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Kurosawa Akira
Kurosawa on the set of
The Shadow Warrior (1980),
winner of the Grand Prix
at the Cannes Film Festival.

Kurosawa Akira (1910-1998)

Kurosawa has had a greater influence on world cinema than any other Japanese director, ranging from the works of Steven Spielberg to the 'spaghetti westerns' of Clint Eastwood. He started out as a painter, trained in the Western school, but gave it up to become an assistant director at the age of 26. He also became an accomplished scriptwriter before making his directorial debut in 1943 with the entertaining Sugata Sanshiro, full of exciting martial arts fight scenes. After World War II, he made several films dealing with the war and its aftermath which enhanced his reputation. In 1950, Kurosawa used medieval Japan as the setting for the first of his great works, Rashomon (the title refers to one of the city gates of Kyoto and was the title of one of two short stories on which the movie was based). It centers around four characters different 'true' accounts of a rape and murder and examines the nature of truth (poster).

Rashomon was the first Japanese movie to win an international award, taking first prize at the Venice Film Festival in 1951. It also launched the career of actor Mifune Toshiro (1920-98), who appeared in 16 of Kurosawa's 29 films. To Live (Ikiru, 1952) dealt with the question of how we can live a meaningful life through the story of a bureaucrat who has cancer and only six months to live. Kurosawa's next film, the epic Seven Samurai (Shichinin no Samurai, 1954), hardly needs an introduction. It always ranks as one of the greatest films ever made and even inspired a classic western, The Magnificent Seven. An unemployed samurai is asked to help a farm village under attack from bandits. He recruits six others and together they defeat the bandits but not without losing four of their own. A film of heroism, humor and humanity, it affirms the need to fight for a good cause but asks "At what price?" (poster)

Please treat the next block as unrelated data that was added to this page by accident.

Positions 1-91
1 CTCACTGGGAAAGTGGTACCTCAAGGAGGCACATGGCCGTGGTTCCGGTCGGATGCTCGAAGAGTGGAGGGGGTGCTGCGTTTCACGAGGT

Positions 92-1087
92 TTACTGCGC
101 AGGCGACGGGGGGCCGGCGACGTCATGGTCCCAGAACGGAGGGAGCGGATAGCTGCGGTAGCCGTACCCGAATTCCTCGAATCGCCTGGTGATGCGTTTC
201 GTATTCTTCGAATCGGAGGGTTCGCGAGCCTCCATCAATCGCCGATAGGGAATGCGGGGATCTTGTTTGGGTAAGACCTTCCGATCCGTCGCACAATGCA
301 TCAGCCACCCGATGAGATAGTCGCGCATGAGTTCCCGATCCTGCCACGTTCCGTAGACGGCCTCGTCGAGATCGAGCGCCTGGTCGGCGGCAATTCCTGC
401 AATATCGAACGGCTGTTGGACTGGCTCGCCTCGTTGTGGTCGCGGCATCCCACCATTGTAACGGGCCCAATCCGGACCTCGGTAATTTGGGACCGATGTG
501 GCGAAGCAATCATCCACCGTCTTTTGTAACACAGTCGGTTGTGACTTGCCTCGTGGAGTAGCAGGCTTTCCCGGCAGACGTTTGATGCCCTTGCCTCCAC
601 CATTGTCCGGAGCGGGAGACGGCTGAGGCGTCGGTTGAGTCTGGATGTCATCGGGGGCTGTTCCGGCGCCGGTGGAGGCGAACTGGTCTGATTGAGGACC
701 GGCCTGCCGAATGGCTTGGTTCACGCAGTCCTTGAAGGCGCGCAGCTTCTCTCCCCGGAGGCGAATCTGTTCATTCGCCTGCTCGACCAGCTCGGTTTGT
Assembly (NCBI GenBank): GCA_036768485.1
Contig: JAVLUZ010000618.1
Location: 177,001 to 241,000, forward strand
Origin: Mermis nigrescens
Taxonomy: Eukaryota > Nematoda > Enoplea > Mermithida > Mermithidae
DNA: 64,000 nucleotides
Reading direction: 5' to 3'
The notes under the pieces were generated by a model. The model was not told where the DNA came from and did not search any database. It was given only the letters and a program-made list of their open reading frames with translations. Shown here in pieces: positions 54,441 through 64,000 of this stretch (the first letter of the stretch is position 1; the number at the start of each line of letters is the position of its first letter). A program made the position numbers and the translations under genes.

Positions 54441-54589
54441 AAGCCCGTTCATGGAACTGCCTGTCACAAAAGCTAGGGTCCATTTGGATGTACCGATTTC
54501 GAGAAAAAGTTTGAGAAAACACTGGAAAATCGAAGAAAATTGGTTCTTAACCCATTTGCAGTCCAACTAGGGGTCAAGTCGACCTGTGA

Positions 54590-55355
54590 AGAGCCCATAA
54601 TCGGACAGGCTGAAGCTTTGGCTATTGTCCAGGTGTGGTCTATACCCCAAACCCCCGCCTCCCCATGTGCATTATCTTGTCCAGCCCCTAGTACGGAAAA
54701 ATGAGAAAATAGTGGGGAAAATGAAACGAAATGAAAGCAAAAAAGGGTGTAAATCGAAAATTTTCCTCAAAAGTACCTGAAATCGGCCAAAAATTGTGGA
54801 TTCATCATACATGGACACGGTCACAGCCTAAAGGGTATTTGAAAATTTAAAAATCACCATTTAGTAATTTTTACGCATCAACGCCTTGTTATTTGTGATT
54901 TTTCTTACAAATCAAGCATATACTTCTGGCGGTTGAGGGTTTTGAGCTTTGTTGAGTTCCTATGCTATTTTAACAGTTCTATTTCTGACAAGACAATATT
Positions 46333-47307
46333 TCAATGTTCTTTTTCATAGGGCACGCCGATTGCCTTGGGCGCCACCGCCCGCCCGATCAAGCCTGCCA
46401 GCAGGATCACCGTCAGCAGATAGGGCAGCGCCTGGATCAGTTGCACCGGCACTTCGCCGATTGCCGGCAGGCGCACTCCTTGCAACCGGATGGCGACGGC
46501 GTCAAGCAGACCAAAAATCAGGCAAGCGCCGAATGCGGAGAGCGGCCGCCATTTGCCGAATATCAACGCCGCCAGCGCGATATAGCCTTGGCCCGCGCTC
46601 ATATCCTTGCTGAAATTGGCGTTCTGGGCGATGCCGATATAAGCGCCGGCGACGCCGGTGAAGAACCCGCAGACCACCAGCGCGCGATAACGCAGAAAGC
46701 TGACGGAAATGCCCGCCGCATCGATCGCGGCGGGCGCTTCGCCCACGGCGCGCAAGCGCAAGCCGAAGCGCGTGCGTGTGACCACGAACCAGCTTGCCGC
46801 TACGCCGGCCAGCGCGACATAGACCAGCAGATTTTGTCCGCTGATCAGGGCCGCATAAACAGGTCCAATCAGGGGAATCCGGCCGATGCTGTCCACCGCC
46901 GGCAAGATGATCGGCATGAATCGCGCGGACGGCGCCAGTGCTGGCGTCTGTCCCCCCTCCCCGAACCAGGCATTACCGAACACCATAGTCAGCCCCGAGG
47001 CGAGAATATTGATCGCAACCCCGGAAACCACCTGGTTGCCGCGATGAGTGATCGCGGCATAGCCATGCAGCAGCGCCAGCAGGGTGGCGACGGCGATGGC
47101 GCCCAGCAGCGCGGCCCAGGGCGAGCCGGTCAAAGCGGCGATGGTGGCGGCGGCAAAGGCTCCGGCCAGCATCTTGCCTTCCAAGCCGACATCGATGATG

Seven Samurai
Seven Samurai
To Live
To Live

Academy award Other Kurosawa classics include Yojimbo (1961) (poster) and The Shadow Warrior (Kagemusha, 1980). The former was remade as the classic Clint Eastwood western A Fistful of Dollars while the the latter won the Grand Prix at Cannes. In 1990, he made Akira Kurosawa's Dreams (Yume, poster) and was awarded a lifetime achievement Academy Award in Hollywood. His last film, No, Not Yet! (Mada Dayo, poster) was released in 1993.

Kurosawa readily acknowledged the great director Mizoguchi Kenji as his master. But it was his relationship with the West that most easily seen in his work. While his films influenced many foreign filmmakers, he was in turn influenced by the great American director John Ford and the works of foreign writers. The Idiot (Hakuchi, 1951) was based on the Dostoevsky novel, The Lower Depths (Donzoko, 1957) on the Gorky play, while Throne of Blood (Kumonosujo, 1957) and Ran (1985) (poster) were versions of Shakespeare's Macbeth and King Lear. Within the Japanese film world, Kurosawa was both praised and vilified for being such a 'Western' director, as if his films were seen as somehow not quite Japanese. The criticism and difficulties he encountered as a result led him to attempt suicide in 1971.

Kurosawa passed away in September 1998, less than a year after the death of his favorite leading man, Mifune. In 1999, a script which he completed just before his death was turned into the film When the Rain Lifts (Ame Agaru). A period piece with a fine cast, the film was warmly received but clearly lacked one thing - the magic of one of the world's visionary directors.

Akira Kurosawa's Dreams
Akira Kurosawa's Dreams

Links Top

Akira Kurosawa Database is a simple but well done fan site with a filmography, biography, links and more.

Kurofan.com is a fan site in French and English with lots of information and pictures (note: uses the VML plugin so you'll need to view it with IE5 or 6 on a Windows machine).

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